NERO certainly suggest that this technique has some applicability to games, although it may well require AI-driven gameplay where the agents must learn or to be taught by the player. Otherwise, NEAT will have a hard time shaking the dubious reputation with neural networks and genetic algorithms in the games industry.

Applicability to games: 4/10
At the moment, this type of learning is only applicable to a niche set of games, one which is when the player trains his own army to fight such as with NERO. However, in more general circumstances, this solution is not robust enough for an AI that learns after the game is shipped (although there’s certainly a demand from players).
Usefulness for character AI: 2/10
This technique works well for generalized combat routines where random behavior isn’t too much of a problem, however individual NPCs using this technique would possibly end up with worse AI than using standard “scripted” techniques, or take longer to train to the same standard. There’s potential for offline training, but the NN/GA black-box combination will most often result in troublesome behaviors, and require a completely different skillset to develop.
Simplicity to implement: 5/10
There are two implementation options; as a game mechanic, where the player is a trainer and training the AI. This is relatively easy to implement as shown with NERO, although the gameplay must be nailed down early to avoid having to alter the AI to a large degree late in development. For use in standard commercial game as a way to train the AI, it will take much effort to implement due to possible QA nightmares caused by unpredictable and hard to debug behaviors!
Training Situations using Evolution

Figure 3: Training and in-game situations from NERO.


The idea of using learning in a game is not exactly new; from Creatures to Black and White, it has been implemented relatively successfully. There’s no doubt lots of potential for new types of games, but is the technology robust enough to scale to more complex environments? It’s been three years since this paper was written, and there’s nothing new on the horizon…

“The evolutionary approach suffers from a complex training procedure.”

With evolutionary techniques in general, there’s a huge amount of complexity involved in the training. Sometimes an unaccounted item the AI will not know how to deal with breaks an otherwise well taught army. This makes it difficult to sell as a game mechanic in itself, due to the possible frustrations at players hating the slow process of teaching basic concepts like moving towards the enemy around a wall! These very frustrations also make the technology unfit for offline use by designers.

However, this does point the way to hybrid solutions where NNs and GAs are combined with classical AI techniques like planners or behavior trees. This would allow the in-game actors to have basic skills at a low-level, yet also learn and adapt at the high level.

Do you think this technique is usable in commercial games, or is it only applicable to niche genres where the player teaches or influences the learning of their “pets,” “robots” or “army”? Post a comment below!

Discussion 3 Comments

ChrisJRock on April 18th, 2008

It sounds like it would function better if it took more from nature. If it's meant to simulate human behavior, it has to perceive the world around it the way a human would including habits that may or may not be beneficial (superstitions). And the evolution function needs to be directly linked to success, rather than artificially as in the case of "fitness" judgment. Real organisms evolve to better survive not because it makes them "superior," but because if they're dead, they don't reproduce. In any use of a genetic evolutionary process, you're not getting the best creature all around, you're getting the best reproducer. If your aim is to design the best FPS bot, you have to link reproduction to successful kills and let the chaos play out. Part of that process would be allowing the units to evolve the best judgment for selecting mates. Otherwise your selection process will hold on to flaws the same way old scripted AI does.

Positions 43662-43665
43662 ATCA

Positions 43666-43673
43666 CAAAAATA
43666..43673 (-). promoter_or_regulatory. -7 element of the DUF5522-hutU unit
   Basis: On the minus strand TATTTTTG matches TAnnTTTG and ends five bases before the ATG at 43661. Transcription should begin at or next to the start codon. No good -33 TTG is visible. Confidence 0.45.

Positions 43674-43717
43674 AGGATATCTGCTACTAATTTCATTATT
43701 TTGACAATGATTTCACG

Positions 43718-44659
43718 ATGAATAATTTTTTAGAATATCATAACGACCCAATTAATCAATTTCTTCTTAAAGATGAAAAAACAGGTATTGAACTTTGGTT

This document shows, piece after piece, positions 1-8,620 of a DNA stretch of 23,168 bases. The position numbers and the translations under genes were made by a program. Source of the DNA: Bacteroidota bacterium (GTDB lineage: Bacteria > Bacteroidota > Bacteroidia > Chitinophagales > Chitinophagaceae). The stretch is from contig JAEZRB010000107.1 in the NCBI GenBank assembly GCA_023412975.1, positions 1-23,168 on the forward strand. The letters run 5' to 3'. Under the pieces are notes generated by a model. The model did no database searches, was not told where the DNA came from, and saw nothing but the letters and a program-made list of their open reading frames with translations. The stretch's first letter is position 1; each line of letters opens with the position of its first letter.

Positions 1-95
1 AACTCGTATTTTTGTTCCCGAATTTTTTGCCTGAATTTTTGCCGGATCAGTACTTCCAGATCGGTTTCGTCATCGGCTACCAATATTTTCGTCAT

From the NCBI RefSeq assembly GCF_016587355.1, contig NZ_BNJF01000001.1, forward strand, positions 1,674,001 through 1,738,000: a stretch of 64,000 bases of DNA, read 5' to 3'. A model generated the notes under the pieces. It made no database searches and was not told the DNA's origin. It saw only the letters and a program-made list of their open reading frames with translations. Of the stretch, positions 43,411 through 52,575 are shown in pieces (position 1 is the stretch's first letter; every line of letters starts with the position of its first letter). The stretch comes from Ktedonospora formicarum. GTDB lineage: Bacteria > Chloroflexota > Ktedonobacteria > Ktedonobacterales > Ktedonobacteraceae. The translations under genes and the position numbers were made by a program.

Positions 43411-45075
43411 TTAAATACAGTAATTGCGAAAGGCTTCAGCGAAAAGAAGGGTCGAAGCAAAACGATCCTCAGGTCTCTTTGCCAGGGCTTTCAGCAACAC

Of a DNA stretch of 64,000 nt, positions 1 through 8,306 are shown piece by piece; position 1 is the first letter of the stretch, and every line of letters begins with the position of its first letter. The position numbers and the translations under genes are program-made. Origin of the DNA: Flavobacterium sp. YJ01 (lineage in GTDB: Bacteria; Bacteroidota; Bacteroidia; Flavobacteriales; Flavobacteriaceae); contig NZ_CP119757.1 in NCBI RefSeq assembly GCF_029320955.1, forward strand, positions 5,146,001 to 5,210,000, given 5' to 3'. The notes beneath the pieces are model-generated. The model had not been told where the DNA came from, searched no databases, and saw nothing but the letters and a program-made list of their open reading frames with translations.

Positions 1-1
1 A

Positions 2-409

JonBWalsh on April 18th, 2008

I only had time to read the blog post and skim the article but it seemed to be a little light on the performance of implementing the rtNEATS. It seems a little beyond the scope of the paper but is pretty important if you're trying to apply it to other game genres. I'm curious about the application of such a system. It seems that for most games the benefits would be minimal and maybe even harmful because of the way that the agents need training to perform well. As the paper suggests there could be room for this, or other applications of ML, in god games which is fair enough but that's not a very big genre. The one genre that possibly comes to mind for me for an application of such a technology would be MMORPGs. MMORPGs go through many many generations of a large number of agents relatively quickly and the world persists for long periods of time. This, to me, would make it the perfect environment to allow the AI to incorporate machine learning. An additional benefit is typically the AI in MMORPGs are fairly restricted in possible actions and the QA testing time is relatively large which would help to minimize any errant behaviors from making it through the QA process. The benefit I could see this giving to MMORPGs would be an improved method of the 'hate list' and use of abilities. Typically agents in MMORPGs are highly predictable in both who they are going to attack and their use of abilities. A MMORPG wishing for more dynamic battles could choose to use to implement something like the rtNEAT system to allow agents to develop criteria for their hate list over time. This could really allow for the monsters to have a targeting system that takes into account more factors and criteria allowing them to ideally make more interesting actions in who to target. On the converse side though there's still many drawbacks that would seemingly make using this technology impractical. The foremost being the cost to implement and performance restrictions of AI in MMORPGs. Especially with the more limited actions the AI takes it's possible that there just isn't enough for the AI to learn to make it a worthwhile endeavor. The performance would also be a huge concern as the AI in MMORPGs typically seem to have to be relatively simple to keep the system load to a minimum. So overall it sounds like a relatively niche implementation but it was a good read and it did get me thinking about AI in MMORPGs

stelabouras on June 17th, 2008

I have recently made a presentation based on the "Real-time Neuroevolution in the NERO Video Game" paper for "Computational Intelligence" course for my master and you can find it in the link below: I personally believe that rtNEAT opens up a new era in gaming due to its simple implementation and its way to evolve NPCs in real time, keeping the player interested in the game.